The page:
3/5

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  • Posted December 15, 2009

    more from this reviewer

    i didn't like it

    too complicated

    0 out of 3 people found this review helpful.

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  • Posted November 6, 2009

    more from this reviewer

    Great new fantasy

    Very rarely are authors able to invent a truly original fantasy, and even among that group, only a select few are able to take that original idea and make it into a compelling, well-written novel. Fortunately, both are definitely the case with this book. Knox, who is usually an adult writer took a stab at some young adult fantasy fiction and has executed it brilliantly. The world is tangible as are its rules. The characters are real, and are involved in more than 'banding together against a great evil to save the world', which is an all too-often used plot in fantasy books and young adult books alike.

    There are many subplots, factions between the characters, and political and historical intrigue throughout the text. The relationships between characters is as complex as the characters themselves, and, in many ways, this reads like excellent fiction that happens to be set in a fantasy world. The aesthetics, dialogue, and use of language is, to Knox's credit, written splendidly. I recommend this book to all readers 13+, and I hope the sequel will be just as good.

    -Lindsey Miller, www.lindseyslibrary.com

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  • Posted October 28, 2009

    more from this reviewer

    Disappointing...

    I went into the book thinking it was going to be so awesome...and I was disappointed. It's a very slow book. Not exciting. Some parts are hard to understand.

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  • Anonymous

    Posted October 17, 2009

    Not Very good

    I purchased this book twice and tried to read it both times. I got as far as chapter 7 or 8 and still was lost and no interest was there in the story to keep me reading. This book was a let down.

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  • Posted April 5, 2009

    A Phenomenal Story with a Deep Meaning!

    I read this series last year and I still often ponder the underlying meanings and philosophies of the story. The characters are deep and though the story is obviously fantasy, the psychological parallels to our world are very realistic. I enjoyed this series immensely, and highly recommend it. As an avid reader who reads over 100 books every year, I found this one to be unforgettable!

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  • Anonymous

    Posted November 17, 2008

    I absoutely love this book.

    I thought that it was a little slow starting, because I did't understand it. I soon thought differently. I absolutely love this book!!! I can't wait to read the second one!!! I thought that it was so thrilling and I just could not get enough of it!!!

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  • Anonymous

    Posted June 17, 2007

    Too long and tells a short plot!

    This book was ridiculous long and tells the reader a short plot. I read this book not because I wanted to I was forced to read it and I tried my best to like it but it was just too long and I felt like the story wasn¿t moving along. I wouldn¿t say it was bad, I just think that the author is very detailed and you can visualize the scene but the story line was moving so slowly. Its okay but I just didn¿t like the fact that it was long and basically I felt like I wasted my time reading it. It¿s about this girl name Laura who has a cousin name Rose and they did everything together until they TRIED out for becoming dreamers and Laura gets accepted but not Rose. But both of their parents are dream hunters and Laura¿s dad is famous for catching dreams. Then one day Laura¿s dad disappears and now Laura wants to figure what happen to him. No one knows if he is alive or not. She is now trying to fit unsolved puzzles to find her father, by the way she does not have a mom. That¿s pretty much it. I think the author could have shortened it down. And now I have to read the second book and find out what happens.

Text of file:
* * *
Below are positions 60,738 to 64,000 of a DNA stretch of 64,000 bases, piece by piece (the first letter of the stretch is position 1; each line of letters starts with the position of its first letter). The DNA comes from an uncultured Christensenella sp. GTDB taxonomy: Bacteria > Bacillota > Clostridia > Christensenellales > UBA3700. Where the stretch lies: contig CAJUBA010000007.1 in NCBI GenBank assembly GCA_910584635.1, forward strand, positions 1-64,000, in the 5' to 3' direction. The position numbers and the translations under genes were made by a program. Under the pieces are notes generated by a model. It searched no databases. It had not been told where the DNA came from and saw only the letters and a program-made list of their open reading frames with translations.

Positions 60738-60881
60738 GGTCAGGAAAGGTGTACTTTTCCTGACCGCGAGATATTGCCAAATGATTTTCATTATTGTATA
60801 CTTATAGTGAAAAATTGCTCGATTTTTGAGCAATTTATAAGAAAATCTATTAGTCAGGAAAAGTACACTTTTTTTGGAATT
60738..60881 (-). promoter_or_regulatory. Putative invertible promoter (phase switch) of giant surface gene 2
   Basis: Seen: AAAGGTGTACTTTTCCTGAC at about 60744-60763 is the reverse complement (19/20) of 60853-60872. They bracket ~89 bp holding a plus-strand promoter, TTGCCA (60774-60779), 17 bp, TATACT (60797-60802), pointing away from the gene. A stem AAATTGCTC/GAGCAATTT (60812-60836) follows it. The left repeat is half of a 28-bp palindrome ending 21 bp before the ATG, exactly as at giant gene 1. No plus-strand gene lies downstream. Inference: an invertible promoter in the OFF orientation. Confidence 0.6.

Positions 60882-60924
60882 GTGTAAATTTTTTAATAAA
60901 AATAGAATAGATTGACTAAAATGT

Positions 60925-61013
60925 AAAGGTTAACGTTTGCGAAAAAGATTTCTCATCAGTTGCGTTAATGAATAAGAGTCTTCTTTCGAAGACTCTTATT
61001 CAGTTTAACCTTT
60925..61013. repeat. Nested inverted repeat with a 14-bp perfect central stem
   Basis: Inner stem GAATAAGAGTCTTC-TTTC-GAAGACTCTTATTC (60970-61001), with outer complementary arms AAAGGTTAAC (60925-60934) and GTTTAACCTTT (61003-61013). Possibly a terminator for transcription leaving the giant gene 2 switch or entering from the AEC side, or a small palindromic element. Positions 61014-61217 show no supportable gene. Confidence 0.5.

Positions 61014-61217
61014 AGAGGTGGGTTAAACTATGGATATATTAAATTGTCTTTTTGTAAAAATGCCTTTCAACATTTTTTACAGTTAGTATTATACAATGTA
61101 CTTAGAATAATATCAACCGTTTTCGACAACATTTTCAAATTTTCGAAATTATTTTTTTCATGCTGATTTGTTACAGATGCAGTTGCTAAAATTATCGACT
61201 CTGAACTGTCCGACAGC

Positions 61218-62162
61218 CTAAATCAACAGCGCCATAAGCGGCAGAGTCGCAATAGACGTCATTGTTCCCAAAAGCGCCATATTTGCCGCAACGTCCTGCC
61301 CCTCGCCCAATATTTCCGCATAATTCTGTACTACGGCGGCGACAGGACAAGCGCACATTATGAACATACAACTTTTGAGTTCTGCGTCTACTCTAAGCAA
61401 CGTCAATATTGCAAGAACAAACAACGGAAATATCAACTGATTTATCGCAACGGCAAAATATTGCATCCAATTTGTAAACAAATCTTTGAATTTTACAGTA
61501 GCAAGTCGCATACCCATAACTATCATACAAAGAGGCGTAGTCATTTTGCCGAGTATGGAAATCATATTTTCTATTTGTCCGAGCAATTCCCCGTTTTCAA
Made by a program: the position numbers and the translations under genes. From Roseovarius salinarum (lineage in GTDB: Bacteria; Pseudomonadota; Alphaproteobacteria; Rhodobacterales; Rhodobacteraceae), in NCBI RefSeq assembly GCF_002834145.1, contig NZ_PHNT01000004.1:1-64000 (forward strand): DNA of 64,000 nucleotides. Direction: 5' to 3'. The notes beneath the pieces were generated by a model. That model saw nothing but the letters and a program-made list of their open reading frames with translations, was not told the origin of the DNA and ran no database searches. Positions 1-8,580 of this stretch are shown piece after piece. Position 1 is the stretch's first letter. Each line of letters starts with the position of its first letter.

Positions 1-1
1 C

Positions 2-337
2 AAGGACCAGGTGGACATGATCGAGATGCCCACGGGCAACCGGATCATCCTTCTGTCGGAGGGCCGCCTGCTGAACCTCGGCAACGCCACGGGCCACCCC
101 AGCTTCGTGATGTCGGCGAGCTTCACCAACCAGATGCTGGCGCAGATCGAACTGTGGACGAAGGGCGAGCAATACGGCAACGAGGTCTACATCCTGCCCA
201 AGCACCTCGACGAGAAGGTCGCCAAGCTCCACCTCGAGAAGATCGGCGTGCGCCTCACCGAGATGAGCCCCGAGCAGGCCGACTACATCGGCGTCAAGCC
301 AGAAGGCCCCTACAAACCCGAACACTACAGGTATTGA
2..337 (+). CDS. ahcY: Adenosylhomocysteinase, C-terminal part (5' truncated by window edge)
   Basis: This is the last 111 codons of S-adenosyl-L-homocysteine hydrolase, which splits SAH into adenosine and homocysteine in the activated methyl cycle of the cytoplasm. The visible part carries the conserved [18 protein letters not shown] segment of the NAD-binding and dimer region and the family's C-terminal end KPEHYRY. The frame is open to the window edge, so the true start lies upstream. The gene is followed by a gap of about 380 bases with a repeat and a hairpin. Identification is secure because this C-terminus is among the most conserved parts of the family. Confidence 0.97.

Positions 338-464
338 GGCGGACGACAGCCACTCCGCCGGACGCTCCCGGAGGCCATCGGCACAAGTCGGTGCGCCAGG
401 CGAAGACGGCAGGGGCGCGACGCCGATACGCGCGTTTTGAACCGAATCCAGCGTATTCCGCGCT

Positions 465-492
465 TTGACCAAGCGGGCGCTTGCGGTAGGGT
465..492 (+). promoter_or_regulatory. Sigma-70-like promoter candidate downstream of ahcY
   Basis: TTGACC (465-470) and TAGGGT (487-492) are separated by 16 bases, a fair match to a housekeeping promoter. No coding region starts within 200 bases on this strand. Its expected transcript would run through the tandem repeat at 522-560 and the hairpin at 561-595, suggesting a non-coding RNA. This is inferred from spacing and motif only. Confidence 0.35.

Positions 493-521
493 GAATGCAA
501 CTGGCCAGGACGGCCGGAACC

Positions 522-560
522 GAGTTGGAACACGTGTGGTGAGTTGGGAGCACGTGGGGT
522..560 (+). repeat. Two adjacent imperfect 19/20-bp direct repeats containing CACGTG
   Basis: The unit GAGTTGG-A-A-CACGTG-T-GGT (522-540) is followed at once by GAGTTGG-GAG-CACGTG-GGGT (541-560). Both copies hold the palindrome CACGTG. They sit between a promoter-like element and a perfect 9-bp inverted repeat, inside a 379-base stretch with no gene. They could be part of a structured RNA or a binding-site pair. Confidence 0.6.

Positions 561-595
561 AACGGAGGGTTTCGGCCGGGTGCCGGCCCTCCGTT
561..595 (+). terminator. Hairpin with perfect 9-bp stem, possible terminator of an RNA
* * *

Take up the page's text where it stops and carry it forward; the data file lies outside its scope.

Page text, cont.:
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  • Anonymous

    Posted July 25, 2006

    AMAZING book

    I really loved this book. From the moment i started it i found it intriguing and very suspenseful. The plot was very unique and i found that i never lost intrest in it. The book ended and left me eager to read the next book in the duet.

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  • Anonymous

    Posted March 18, 2006

    Ummmm....

    I was really excited when I found this book. I thought the title was intriging and the prologue was interesting. When I started reading it, I thought it was pretty good. But once I hit page 80, everything changed. I was incredibly confused . . . there was too much to remember to even follow the book like the Try, the Rainbow Opera, and stuff like that. The book just seemed to drag on and on and on. By the time I got to page 100, I was pretty much skimming through the whole book. The only reason I gave it 2 stars was because I liked the beginning, but everything, pretty bad.

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    Posted February 10, 2010

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    Posted January 31, 2010